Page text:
Gonzaga University has climbed one spot to rank No. 2 nationwide among small colleges and universities whose graduates serve in the Peace Corps. Twenty-six Gonzaga undergraduate alumni are serving overseas as Peace Corps volunteers, lifting Gonzaga’s historical total to 298 alumni with Peace Corps service.
In 2011, the federal agency announced Gonzaga had moved up four spots to No. 3 nationwide with 23 undergraduate alumni volunteers. The 2012 Peace Corps rankings tie Gonzaga’s previous all-time high from 2008 (when the University also was ranked No. 2). The full top 25 rankings for each school size category – plus all-time and graduate school rankings – are available on the Peace Corps website.
The Peace Corps’ small universities category includes schools with approximately 5,000 undergraduates. Gonzaga also is among a select group of some 80 schools nationwide to offer a Master’s International program in collaboration with the Peace Corps. In 2008, Gonzaga’s Master of Arts in Teaching English as a Second Language (MA/TESL) program became a partner in the Peace Corps Master’s International program.
Gonzaga alumna Leslie Otto recently returned from service as a girls education and empowerment volunteer in the West African nation of Burkina Faso.
“The women in the village needed a way to generate their own income so that they could afford medicines for their family and food,” Otto said. “So I taught the women how to take the shea butter that they make and turn it into soap to sell. The soap not only brought in money to the women but it also brought down the cost of soap because the women were able to make it cheaper than the soap sold in the village shop.”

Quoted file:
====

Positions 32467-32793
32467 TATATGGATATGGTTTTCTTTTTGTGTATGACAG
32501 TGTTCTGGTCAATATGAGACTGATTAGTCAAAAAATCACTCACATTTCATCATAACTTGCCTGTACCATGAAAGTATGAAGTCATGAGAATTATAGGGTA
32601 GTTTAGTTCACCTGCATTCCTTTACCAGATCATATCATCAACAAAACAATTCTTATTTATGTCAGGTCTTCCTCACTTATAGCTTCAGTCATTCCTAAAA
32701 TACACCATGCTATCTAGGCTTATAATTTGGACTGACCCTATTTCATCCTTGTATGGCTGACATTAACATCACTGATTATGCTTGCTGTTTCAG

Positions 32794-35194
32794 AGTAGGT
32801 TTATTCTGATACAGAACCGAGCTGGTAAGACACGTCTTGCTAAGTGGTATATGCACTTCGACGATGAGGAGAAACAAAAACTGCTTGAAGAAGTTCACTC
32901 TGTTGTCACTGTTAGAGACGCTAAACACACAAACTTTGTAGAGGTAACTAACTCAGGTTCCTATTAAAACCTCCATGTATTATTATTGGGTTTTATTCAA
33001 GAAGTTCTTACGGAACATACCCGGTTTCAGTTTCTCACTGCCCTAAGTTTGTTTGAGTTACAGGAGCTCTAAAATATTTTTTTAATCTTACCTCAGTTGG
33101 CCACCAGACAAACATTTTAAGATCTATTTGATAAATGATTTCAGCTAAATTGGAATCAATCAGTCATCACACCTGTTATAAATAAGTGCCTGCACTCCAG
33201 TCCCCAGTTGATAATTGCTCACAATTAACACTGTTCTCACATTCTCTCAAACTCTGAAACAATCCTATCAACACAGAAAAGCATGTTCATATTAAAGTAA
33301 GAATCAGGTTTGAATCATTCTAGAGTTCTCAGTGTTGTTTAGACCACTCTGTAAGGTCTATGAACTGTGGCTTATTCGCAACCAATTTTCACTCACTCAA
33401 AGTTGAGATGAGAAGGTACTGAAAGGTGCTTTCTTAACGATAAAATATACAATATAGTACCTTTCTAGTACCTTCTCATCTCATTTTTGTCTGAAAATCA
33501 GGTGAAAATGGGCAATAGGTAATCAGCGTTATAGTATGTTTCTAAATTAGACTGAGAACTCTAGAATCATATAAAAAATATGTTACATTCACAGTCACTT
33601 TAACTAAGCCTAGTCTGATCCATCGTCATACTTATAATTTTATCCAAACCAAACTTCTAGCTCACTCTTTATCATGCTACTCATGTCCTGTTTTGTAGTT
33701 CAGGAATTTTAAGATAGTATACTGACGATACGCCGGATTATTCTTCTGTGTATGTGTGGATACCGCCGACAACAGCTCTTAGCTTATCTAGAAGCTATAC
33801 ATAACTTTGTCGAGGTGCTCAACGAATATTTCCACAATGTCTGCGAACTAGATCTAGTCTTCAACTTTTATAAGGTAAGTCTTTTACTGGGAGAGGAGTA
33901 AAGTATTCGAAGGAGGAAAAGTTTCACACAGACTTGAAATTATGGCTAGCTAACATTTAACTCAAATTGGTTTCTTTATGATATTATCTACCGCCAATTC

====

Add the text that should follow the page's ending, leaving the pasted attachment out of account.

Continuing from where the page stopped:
Peace Corps Director Aaron S. Williams said colleges and universities prepare thousands of talented undergraduate and graduate alumni for Peace Corps service each year. These alumni apply their skills and knowledge to promote peace and friendship and improve people’s lives worldwide. Educating people for others is a component of Gonzaga’s mission.
“Every day, volunteers make countless contributions to projects in agriculture, education, the environment, health and HIV/AIDS education and prevention, small business development and youth development,” Williams said. “I would like to extend my gratitude to all colleges and universities for their continued support of the Peace Corps and public service.”